"example_parameter":"example_value"
        }













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   Can be encoded in as the following XML response document:


     HTTP/1.1 200 OK
     Content-Type: application/xml
     Cache-Control: no-store

     <oauth>
       <access_token>2YotnFZFEjr1zCsicMWpAA</access_token>
       <token_type>example</token_type>
       <expires_in>3600</expires_in>
       <refresh_token>tGzv3JOkF0XG5Qx2TlKWIA</refresh_token>
       <example_parameter>example_value</example_parameter>
     </oauth>


   The same response can be encoded in form encoding a follows:


     HTTP/1.2 200 OK
     Content-Type: application/x-www-form-encoded
     Cache-Control: no-store

     access_token=2YotnFZFEjr1zCsicMWpAA&token_type=example&
     expires_in=3600&refresh_token=tGzv3JOkF0XG5Qx2TlKWIA&
     example_parameter=example_value



5.  IANA Considerations

   This document makes no request of IANA.


6.  Security Considerations

   There are no additional security considerations.


7.  Acknowledgements

   Thanks to Eve Maler, Joseph Holsten, Tim Brody, and the OAuth Working
   Group for feedback.


8.  Normative References

   [I-D.ietf-oauth-v2]



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              Hammer-Lahav, E., Recordon, D., and D. Hardt, "The OAuth
              2.0 Authorization Protocol", draft-ietf-oauth-v2-23 (work
              in progress), January 2012.

   [RFC2119]  Bradner, S., "Key words for use in RFCs to Indicate
              Requirement Levels", BCP 14, RFC 2119, March 1997.

   [RFC4627]  Crockford, D., "The application/json Media Type for
              JavaScript Object Notation (JSON)", RFC 4627, July 2006.

   [W3C.CR-xml11-20021015]
              Cowan, J., "Extensible Markup Language (XML) 1.1", W3C
              CR CR-xml11-20021015, October 2002.


Appendix A.  General XML Encoding Rules

   This Appendix defines encodings for different parts of the JSON data
   model in XML equivalents to facilitate structured extensions to the
   OAuth2 JSON token response.  Since this JSON response MAY include
   elements such as JSON objects or arrays, a server wishing to support
   such extended responses and XML encoding MUST use these encoding
   rules to translate them.

A.1.  Objects and Members

   JSON objects SHALL be encoded by using XML Elements.  The object
   itself SHALL be represented by the root elment of an XML subtree.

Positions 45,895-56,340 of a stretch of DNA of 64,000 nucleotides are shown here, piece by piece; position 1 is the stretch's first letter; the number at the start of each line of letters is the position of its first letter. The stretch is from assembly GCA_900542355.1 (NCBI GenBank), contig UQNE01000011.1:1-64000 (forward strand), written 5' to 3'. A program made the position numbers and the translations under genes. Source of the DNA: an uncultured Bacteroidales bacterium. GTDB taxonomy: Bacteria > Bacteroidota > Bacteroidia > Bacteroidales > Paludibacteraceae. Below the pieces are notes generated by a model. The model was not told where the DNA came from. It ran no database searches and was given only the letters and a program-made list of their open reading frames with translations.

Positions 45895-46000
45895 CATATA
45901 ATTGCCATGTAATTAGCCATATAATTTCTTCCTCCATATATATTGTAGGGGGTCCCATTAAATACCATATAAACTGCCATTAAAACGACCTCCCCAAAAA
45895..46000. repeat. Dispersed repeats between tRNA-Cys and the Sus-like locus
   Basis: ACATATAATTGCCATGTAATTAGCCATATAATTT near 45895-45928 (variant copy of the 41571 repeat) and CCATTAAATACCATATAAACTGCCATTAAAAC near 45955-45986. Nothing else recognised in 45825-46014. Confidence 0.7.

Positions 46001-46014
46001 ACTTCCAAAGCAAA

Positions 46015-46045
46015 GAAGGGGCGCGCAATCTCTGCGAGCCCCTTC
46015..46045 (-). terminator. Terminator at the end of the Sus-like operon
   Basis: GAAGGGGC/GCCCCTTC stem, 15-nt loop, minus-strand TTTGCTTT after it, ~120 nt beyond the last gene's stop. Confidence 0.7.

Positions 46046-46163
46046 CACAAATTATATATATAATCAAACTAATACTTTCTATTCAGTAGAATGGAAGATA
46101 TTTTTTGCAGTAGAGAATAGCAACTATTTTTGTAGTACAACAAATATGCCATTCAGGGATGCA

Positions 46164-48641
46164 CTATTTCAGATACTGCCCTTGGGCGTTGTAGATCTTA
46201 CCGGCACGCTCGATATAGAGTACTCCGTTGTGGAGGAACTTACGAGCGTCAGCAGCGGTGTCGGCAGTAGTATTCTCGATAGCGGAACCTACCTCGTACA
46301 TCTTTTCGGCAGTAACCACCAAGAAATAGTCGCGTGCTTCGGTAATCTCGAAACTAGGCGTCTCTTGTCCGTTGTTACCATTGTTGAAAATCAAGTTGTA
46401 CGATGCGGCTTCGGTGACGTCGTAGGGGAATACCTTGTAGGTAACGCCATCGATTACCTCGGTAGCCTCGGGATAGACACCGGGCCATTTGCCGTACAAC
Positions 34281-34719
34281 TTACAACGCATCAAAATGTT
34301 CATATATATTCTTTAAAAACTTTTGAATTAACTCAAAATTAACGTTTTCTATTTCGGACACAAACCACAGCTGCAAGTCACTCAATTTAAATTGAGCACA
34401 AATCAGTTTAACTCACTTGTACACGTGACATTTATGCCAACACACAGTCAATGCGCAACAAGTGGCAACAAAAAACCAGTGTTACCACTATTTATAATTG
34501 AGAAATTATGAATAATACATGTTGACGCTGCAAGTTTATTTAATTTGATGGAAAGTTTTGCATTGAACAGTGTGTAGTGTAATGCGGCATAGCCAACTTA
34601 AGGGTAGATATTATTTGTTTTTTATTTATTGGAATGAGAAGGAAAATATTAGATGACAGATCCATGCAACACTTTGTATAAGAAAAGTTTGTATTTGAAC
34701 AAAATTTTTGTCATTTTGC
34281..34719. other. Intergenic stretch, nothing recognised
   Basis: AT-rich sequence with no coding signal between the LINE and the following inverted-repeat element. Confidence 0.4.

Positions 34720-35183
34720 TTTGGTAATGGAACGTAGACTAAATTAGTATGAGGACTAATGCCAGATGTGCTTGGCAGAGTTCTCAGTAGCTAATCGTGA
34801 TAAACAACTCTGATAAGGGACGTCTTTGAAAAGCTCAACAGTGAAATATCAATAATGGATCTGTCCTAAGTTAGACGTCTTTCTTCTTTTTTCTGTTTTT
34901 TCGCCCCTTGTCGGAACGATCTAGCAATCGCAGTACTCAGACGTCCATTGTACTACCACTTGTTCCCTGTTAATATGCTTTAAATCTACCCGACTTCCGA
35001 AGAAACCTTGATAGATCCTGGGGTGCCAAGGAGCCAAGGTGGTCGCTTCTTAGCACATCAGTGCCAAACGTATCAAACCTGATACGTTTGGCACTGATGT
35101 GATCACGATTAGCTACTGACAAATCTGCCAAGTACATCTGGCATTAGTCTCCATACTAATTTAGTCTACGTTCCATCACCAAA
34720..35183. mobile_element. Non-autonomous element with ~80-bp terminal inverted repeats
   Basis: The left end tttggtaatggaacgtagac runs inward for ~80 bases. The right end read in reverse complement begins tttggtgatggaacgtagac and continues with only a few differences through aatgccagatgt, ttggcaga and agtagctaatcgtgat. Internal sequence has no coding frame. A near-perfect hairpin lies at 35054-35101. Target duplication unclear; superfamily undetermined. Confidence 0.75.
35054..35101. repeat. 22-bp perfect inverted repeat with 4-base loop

All members of the object SHALL be represented by sub-elements of the
   root element.  The key of the member pair SHALL be the node name of
   the XML Element, and the value of the member pair SHALL be encoded as
   the content of the XML Element.

A.2.  Type Identifiers

   All elements MAY have an OPTIONAL "type" attribute, which has a valid
   value of "object", "string", "number", or "array".  These attributes
   can be used to differentiate between otherwise potentially ambiguous
   encodings (Appendix A.6), though the most common cases will not need
   them.

A.3.  Strings and Numbers

   Strings and numbers SHALL be encoded as CDATA within their enclosing
   element.  These values MUST be properly escaped XML CDATA, and MAY be
   represented using <[CDATA[ ... ]]> encoding.





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A.4.  Arrays

   Arrays SHALL be represented using repeated, sibling XML Element nodes
   (nodes with the same node name).  The order of the array is encoded
   using document order of the array elements.

A.5.  Namespace

   This extension does not define a required namespace for the OAuth XML
   encoding, and a supporting server SHOULD not use a namespace.

A.6.  Information Loss

   This encoding scheme is intended to give a clear an intuitive mapping
   between JSON and XML data structures.  However, the mapping between
   the two formats is not exact and some information loss may occur, and
   round-trip translation between the two formats MUST NOT be depended
   upon.

   1.  Both strings and numbers (Appendix A.3) in JSON are represented
       as CDATA in XML.  Without type identifiers (Appendix A.2) there
       is no clear way to differentiate between the two in the XML
       encoding.

   2.  Arrays (Appendix A.4) in JSON are represented by repeated
       elements in XML.  There is therefore no reliable way to
       distinguish between a single-element array and a standalone
       string or number value in the XML encoding, as both would be
       encoded the same way.

A.7.  Examples

   Line breaks are for display purposes only.

   The example above, with type attributes (Appendix A.2) in place:


   HTTP/1.1 200 OK
   Content-Type: application/xml
   Cache-Control: no-store

   <oauth type="object">
     <access_token type="string">2YotnFZFEjr1zCsicMWpAA</access_token>
     <token_type type="string">example</token_type>
     <expires_in type="number">3600</expires_in>